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Chapter 15

Chapter 15






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    Chapter 15 Chapter 15 Document Transcript

    • Guffey, Business Communication: Process and Product, 5e 111 Chapter 15 Masters © 2006 South-Western/Thomson Chapter 15 SPEAKING WITH CONFIDENCE Preparing an Oral Presentation Identify your purpose. ● Decide what you want your audience to believe, remember, or do when you finish. ● Aim all parts of your talk toward your purpose. Organize the introduction. ● Get the audience involved. ● Capture attention by opening with a promise, story, startling fact, question, quotation, relevant problem, or self- effacing story. ● Establish your credibility by identifying your position, expertise, knowledge, or qualifications. ● Introduce your topic. ● Preview the main points.
    • (cont. on next page)
    • Guffey, Business Communication: Process and Product, 5e 112 Chapter 15 Masters © 2006 South-Western/Thomson Preparing an Oral Presentation (cont.) Organize the body of your presentation. ● Develop two to four main points. Streamline your topic and summarize its principal parts. ● Arrange the points logically: chronologically, from most important to least, by comparison and contrast, or by some other strategy (as discussed on the next transparency). ● Prepare transitions. Use “bridge” statements between major points. (I’ve just discussed three reasons for X; now I want to move to Y.) Use verbal signposts: however, for example, etc. ● Have extra material ready. Be prepared with more information and visuals if needed. Organize the conclusion. ● Review your main points. ● Provide a final focus. Tell how listeners can use this information, why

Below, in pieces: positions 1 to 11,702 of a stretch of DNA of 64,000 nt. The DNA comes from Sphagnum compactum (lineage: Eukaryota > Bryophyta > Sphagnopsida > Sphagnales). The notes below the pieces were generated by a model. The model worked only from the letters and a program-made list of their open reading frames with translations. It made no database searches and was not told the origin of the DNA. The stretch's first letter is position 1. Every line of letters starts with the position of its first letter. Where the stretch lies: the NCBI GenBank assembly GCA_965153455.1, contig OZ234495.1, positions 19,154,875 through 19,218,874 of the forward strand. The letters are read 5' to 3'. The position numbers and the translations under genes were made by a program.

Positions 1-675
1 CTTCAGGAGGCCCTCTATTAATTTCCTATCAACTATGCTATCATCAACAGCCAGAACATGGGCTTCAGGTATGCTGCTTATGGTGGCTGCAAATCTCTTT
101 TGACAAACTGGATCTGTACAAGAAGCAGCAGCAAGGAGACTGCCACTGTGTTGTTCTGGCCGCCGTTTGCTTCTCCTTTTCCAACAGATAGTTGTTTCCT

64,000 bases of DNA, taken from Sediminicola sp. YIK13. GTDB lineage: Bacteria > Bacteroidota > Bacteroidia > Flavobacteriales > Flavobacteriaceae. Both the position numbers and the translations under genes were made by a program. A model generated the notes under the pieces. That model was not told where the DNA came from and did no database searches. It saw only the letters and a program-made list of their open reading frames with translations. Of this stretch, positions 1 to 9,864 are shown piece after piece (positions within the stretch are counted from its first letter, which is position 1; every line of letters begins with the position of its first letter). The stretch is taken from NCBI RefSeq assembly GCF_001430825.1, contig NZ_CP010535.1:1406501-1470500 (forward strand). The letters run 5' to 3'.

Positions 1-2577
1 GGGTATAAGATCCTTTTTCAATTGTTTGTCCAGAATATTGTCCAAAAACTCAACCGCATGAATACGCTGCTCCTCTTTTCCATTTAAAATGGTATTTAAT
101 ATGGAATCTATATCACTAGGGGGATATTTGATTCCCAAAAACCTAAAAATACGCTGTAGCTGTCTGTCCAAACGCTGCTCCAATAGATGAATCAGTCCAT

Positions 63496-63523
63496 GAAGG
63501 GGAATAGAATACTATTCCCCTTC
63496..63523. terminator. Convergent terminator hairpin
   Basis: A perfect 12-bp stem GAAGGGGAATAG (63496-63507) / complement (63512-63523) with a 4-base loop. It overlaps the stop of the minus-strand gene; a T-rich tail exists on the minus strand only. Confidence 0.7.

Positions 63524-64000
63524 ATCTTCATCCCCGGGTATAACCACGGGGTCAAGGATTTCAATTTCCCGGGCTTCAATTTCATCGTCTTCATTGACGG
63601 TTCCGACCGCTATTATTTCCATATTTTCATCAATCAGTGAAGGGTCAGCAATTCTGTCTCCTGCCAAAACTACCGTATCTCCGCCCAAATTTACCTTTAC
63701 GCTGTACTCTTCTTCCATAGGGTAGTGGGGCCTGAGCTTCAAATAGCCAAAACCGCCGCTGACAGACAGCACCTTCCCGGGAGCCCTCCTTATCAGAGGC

• you have spoken, or what you want them to do.
    • Guffey, Business Communication: Process and Product, 5e 113 Chapter 15 Masters © 2006 South-Western/Thomson Methods for Organizing Your Presentation ● Chronology Example: Describe the history of a problem, organized from the first sign of trouble to the present. ● Geography/space Example: Arrange a discussion of the changing demographics of the workforce by regions, such as East Coast, West Coast, and so forth. ● Topic/function/conventional grouping Example: Organize a report discussing mishandled airline baggage by the names of airlines. ● Comparison/contrast (pro/con) Example: Compare organic farming methods with those of modern industrial farming. ● Journalism pattern Example: Explain how identity thieves ruin your good name by discussing who, what, when, where, why, and how. ● Value/size Example: Arrange a report describing fluctuations in housing costs by house value groups (houses that cost $100,000, $200,000, and so forth).